Gelik saw Ishirou shoot the dart but the elusive dwarf plucked it out of the air and, impossibly, flick it at Amiska while he fended off Sasha’s impulsive assault. Aerys got to her feet and tried to strike with her foe with a devastating straight punch. Yet the dwarf was like a shadow. He seemed to become momentarily insubstantial as she passed through him, materializing just in time to trip her, sending her flying into a heap on the ground. But Aerys threw a back fist as she passed, catching The Night Watcher square in the nose, staggering him. While Ishirou slipped into a position to attack in tandem with Sasha, Gelik grinned and sketched a sigil. This madman might be able to dodge lightning, but a simple Magic Missile spell, although weak, was a sorcerer’s best friend in situations like these. They never miss.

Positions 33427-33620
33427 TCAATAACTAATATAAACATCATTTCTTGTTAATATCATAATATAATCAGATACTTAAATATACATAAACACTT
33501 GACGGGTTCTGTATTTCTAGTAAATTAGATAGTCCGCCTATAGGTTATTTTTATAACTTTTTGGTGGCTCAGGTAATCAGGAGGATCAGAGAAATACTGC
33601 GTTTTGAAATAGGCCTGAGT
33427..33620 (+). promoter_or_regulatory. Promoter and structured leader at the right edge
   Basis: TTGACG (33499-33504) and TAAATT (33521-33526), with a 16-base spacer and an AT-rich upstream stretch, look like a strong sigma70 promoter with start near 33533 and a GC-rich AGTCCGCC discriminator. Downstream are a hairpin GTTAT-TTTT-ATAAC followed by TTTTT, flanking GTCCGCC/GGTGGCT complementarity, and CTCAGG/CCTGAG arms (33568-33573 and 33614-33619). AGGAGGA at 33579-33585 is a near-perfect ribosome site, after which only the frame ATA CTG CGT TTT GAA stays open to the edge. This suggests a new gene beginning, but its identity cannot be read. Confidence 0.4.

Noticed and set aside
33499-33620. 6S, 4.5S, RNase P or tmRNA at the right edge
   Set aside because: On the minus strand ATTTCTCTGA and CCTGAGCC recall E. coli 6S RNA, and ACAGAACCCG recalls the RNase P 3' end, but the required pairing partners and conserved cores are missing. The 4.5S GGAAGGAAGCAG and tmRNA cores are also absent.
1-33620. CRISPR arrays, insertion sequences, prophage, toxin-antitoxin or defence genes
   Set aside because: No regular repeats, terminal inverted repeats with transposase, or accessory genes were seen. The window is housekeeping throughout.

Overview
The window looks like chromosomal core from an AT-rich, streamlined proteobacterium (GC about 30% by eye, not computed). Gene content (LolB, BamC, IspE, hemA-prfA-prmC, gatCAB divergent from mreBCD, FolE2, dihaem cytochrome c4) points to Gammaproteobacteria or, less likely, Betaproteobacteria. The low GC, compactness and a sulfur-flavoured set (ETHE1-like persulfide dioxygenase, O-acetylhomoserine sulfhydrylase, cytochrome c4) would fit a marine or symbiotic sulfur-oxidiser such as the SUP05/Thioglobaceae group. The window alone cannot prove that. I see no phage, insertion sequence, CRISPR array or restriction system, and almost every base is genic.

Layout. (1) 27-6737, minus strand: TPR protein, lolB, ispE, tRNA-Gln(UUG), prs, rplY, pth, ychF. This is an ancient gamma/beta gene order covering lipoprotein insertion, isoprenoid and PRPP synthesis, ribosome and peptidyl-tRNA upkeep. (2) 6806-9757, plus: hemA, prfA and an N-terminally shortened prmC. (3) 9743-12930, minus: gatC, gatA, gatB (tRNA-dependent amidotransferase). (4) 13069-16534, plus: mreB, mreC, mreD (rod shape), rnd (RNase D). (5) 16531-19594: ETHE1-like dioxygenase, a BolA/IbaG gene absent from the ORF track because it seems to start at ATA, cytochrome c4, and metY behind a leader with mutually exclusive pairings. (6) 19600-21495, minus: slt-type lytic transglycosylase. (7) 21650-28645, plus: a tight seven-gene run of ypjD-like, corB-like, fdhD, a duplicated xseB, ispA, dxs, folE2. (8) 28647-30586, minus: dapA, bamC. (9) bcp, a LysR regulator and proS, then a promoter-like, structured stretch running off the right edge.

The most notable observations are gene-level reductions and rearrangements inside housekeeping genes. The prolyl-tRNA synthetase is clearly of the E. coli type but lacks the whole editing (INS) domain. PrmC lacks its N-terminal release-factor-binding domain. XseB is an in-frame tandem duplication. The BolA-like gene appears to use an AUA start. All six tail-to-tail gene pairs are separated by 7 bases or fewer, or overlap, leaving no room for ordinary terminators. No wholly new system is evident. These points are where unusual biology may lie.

Amiska cursed as a black knife plunged expertly into her chest. She put a sigil down to healed the wound and hoped the Night Watcher wouldn’t cast some sort of spell to escape. Her job was to cancel anything he tried and he seemed to know it, pouring everything he had into putting her down. It was a strange place to be in, to be the one taking the beating and needing the healing rather the other way around. She wasn’t sure she liked it. She was sure, however, that his knives were poisoned. She could feel her guts twist into knots but she held on, taking the punishment he was throwing at her. She threw up some illusionary duplicates to cause confusion but The Night Watcher seemed to know they were fakes and targeted her exclusively. Yet, even though he could throw the knives at an amazing rate, he couldn’t land them very well, which worked for Amiska’s favour. Aerys, rolling to her feet after being thrown across the room, roared in frustration and charged her foe, grabbing at him before he had a chance to throw more knives. He sneered and dodged her, causing her to barrel clumsily past him. He took advantage of the opening, flicking knife after knife at Amiska at an impossible speed. How was he carrying so many? Maybe they should of jumped this jerk earlier when they had the chance, she gasped to herself as another knife buried itself into her stomach. Out on the open street where they might of had a better advantage. Rather than fighting on his own home ground. Act like pirates rather than honourable people. The others, at first, wanted to be up front with this guy. When they found out he had all of Preet’s stupid plays they tried to talk to him and maybe convince him to just give them the goods. But, when they were out searching for him, the vigilante showed up at the aasimar’s house instead and took all of her current work, including all of the copies of The Saga. Aerys was so angry Amiska though she was going to go out and punch every dwarf in the city until she found her silly book. Not only did he take everything, he threatened Preet, telling her to leave town if she knew what was good for her. She tried to stop him, grabbing her work while screaming obscenities at him but he kicked her in the chest, sending her to the ground. “I’m no clown,” he warned her, standing over her menacingly while fondling one of his many, many knives. “I’m the only person who sees through you. I though you might of just been a dupe to Stageman. But now I know. You were with him all along. What did he offer you? Power? Money? You make me sick. Get out of my city and never come back, villain,” he sneered while he vanished, melding mysteriously into the shadows. Preet cried the whole night, terrified that he would come back and murder her like he did to Aadan, the man he accused of been the dreaded Stageman. “Aadan was just a stage hand,” she cried as her sister Tris tried to sooth her, “He had nothing to do with anything. Sure, the two of them had their differences but I had no idea that he was so insane. Kraven though he was some sort of powerful magician or whatever but he wasn’t. He was just an actor. Kraven killed him because of a fantasy. A fantasy.” Amiska cursed loudly as another dagger plunged into her body. Maybe if she cast a sigil to dispel whatever protection magic he had on, her partners might be able to stop him before she bled out. Through the painful haze, she heard Aerys’ fist smash the little bastard face. Good, she though to herself while she fought to keep herself conscious and sketched the sigil in the air in front of her, I hope that hurt.